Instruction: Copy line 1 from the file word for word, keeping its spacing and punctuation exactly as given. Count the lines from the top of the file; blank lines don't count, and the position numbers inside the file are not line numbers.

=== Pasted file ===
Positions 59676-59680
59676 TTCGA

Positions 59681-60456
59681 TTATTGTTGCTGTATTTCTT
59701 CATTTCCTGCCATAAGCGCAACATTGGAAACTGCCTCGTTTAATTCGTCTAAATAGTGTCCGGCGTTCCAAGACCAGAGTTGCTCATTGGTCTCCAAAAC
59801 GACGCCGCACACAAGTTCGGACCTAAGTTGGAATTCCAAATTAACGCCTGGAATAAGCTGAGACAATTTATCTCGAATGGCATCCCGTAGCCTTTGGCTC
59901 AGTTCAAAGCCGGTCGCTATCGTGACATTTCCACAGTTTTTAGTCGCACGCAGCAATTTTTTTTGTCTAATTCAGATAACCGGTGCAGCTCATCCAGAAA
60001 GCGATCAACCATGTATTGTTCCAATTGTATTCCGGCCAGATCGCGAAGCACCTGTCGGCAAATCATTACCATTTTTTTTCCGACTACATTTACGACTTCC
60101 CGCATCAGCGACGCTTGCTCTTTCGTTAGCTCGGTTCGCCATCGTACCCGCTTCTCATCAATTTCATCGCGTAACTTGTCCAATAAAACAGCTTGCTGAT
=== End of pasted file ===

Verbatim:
Positions 59676-59680